In the spring of 2009, Angela Kepler found a diseased banana plant on her neighbor’s property. “It really freaked us out! As soon as we found out we ran next door and sprayed for aphids.” The neighbor’s banana plant was infected with banana bunchy top virus (BBTV). “BBTV is the worst,” Kepler explains. “Now we help check everyone in the neighborhood.”
Angela Kepler and Frank Rust study bananas. Of the 32 different kinds on their property, most are rare Polynesian bananas collected from the wild or someone’s backyard. They photograph and observe each plant from keiki to fruiting to learn the key characters that make each type unique. Kepler and Rust are writing a book on how to identify different types of bananas. They know what BBTV can do.
BBTV is the most serious known disease of bananas. Infected plants produce shrunken, malformed leaves and distorted fruit—if they fruit at all. BBTV eventually kills all plants in an infected mat (root mass)there is no cure for the disease. Removing infected plants and preventing spread is the only control for BBTV—a necessary precaution if bananas are to continue being grown in Hawaii. BBTV threatens the banana industry, backyard farmers, and rare, culturally significant banana varieties, such as those grown and collected by Kepler and Rust. “We’ve seen a tremendous demise in the last 10 years,” says Kepler.
BBTV is spread between plants by banana aphids. The virus is passed from an infected plant to the aphid and transmitted when the aphid feeds on a healthy plant. People then spread BBTV great distances when they transport infected plants. Anyone who moves or harbors infected plants puts their neighbors’ plants at risk.
Banana bunchy top virus is widespread in Southeast Asia, the Philippines, Taiwan, the South Pacific, and in parts of India and Africa. It was first discovered in Hawaii in 1989. BBTV is widely established on O‘ahu and has been detected on Hawai‘i Island, Kaua‘i, Maui, and Moloka‘i. “We haven’t been able to collect bananas from other islands, or share ours due to BBTV,” says Kepler.
On Maui, backyards in Kīhei and Pukalani suffer the densest infestations of the disease. Banana farms in Kula and, most recently, central Maui have been wiped out. Not surprisingly, BBTV thrives in Lahaina as well; drier climates are better aphid habitat. Scattered infestations of BBTV have been found in Ha‘ikū and Huelo as infested material has been brought into the area. To date, Hāna, Ke‘anae, and Kipahulū are free of BBTV.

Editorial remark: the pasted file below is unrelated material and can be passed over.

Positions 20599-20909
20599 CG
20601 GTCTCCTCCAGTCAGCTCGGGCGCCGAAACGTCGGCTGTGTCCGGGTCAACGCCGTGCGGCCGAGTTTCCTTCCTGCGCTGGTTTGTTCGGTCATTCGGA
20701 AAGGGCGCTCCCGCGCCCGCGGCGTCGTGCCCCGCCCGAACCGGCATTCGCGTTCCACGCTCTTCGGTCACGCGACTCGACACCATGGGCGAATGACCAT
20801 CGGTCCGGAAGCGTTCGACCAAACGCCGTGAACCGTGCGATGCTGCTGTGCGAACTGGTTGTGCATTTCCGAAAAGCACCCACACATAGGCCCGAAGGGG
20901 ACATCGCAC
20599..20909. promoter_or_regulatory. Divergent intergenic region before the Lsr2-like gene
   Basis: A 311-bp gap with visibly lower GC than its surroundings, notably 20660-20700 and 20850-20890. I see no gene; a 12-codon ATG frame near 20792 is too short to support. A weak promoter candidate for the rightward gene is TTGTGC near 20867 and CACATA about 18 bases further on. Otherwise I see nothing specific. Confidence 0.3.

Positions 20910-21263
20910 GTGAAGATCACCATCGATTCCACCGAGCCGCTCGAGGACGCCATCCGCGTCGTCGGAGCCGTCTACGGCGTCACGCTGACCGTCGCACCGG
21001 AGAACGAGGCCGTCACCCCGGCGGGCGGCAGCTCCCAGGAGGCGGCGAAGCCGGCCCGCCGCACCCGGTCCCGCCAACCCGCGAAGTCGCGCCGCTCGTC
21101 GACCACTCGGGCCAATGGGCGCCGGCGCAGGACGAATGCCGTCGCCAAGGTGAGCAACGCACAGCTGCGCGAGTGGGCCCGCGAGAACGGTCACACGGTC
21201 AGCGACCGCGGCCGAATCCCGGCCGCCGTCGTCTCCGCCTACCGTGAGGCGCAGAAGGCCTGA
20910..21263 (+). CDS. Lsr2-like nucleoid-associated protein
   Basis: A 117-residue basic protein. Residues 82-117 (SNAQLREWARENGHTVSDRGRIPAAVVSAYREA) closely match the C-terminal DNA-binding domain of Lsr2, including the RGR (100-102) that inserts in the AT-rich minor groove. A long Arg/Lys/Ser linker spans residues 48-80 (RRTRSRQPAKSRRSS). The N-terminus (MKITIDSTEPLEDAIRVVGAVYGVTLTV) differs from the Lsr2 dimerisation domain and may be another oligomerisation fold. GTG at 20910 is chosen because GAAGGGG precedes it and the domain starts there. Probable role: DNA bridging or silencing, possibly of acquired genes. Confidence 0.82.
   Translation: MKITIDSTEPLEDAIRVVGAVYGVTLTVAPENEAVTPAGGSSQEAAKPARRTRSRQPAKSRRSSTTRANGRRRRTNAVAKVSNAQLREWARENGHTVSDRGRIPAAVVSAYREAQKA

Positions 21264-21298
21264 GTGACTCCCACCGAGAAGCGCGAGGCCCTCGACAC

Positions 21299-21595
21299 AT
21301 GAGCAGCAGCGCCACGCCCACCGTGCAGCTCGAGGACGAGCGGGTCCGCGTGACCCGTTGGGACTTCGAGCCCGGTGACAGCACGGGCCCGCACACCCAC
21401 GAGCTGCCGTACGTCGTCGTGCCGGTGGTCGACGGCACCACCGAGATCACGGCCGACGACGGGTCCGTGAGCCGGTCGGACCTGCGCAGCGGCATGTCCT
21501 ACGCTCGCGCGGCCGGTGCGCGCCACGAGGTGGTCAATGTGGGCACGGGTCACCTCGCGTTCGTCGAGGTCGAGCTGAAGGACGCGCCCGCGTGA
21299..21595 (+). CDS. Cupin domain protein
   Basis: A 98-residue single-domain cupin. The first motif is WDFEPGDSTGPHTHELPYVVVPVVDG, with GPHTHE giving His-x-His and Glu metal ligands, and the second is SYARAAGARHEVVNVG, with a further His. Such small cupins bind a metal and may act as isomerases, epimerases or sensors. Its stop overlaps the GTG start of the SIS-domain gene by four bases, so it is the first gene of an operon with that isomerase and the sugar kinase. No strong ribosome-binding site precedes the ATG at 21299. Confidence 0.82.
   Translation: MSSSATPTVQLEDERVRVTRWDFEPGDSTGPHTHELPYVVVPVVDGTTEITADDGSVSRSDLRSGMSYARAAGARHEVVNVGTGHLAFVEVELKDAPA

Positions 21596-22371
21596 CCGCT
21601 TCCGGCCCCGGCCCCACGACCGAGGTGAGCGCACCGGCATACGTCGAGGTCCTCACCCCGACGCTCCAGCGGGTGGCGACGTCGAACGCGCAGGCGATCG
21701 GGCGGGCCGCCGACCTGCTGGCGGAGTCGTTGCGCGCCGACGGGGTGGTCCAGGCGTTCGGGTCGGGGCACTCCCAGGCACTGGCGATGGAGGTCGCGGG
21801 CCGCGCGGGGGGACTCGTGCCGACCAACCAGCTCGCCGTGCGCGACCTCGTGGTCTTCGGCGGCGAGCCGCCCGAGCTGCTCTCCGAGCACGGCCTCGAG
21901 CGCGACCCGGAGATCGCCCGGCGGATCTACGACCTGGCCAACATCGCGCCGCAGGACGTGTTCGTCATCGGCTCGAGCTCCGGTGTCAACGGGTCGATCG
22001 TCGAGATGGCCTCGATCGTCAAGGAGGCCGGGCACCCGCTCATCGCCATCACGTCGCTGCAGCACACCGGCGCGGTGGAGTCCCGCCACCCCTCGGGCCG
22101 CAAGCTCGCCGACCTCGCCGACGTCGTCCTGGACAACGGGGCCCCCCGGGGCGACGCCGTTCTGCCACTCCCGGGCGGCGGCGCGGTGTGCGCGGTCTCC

Controlling and preventing the spread of BBTV is everybody’s business. If you have banana plants check them regularly for symptoms of the disease. Initial signs of infection are: 1) dark “Morse code” streaks along the leaf stem named for the irregular pattern of dashes and dots along the veins, 2) “J-hooks’ where the leaf veins along the blade of the leaf curve into the midrib. As the infection becomes established, new leaves emerge with difficulty, giving the plant the appearance of having the “bunchy top” that the disease is named for. New leaves are narrow and lance-shaped, often with yellowing around the leaf edges. Plants will stop producing fruit after infected and any keiki from the infected mat are severely stunted.
Controlling the spread of BBTV requires control of the vectors: aphids and movement of infected plants. Regularly spraying your plants with soapy water controls the banana aphid and can help prevent infection. The Maui Invasive Species Committee can help you identify infected plants and will control them for you. Infected plants should be killed on site and left standing until completely dead, typically within six months of treatment. Removing infected plants reduces spread of BBTV; aphids won’t feed on infested plants. Healthy bananas can be replanted in the same place after the mat has completely died.
If you suspect your banana plants are infected with BBTV and live in Maui County, call the Maui Invasive Species Committee at 573-6472. Due to the risk of BBTV, banana plants should not be moved between communities. “We all want to share bananas. People want to give each other plants, but don’t bring bananas from O‘ahu, Hawai‘i Island, or Kaua‘i,” cautions Kepler. “And whatever you do, don’t take bananas to the Hāna and Kipahulu area.”
Article by Lissa Fox Strohecker
Originally published in the Maui News, February 13th, 2011 as part of the Kia‘i Moku Column.
You can find all the articles in the Kia‘i Moku series http://www.hear.org/misc/mauinews/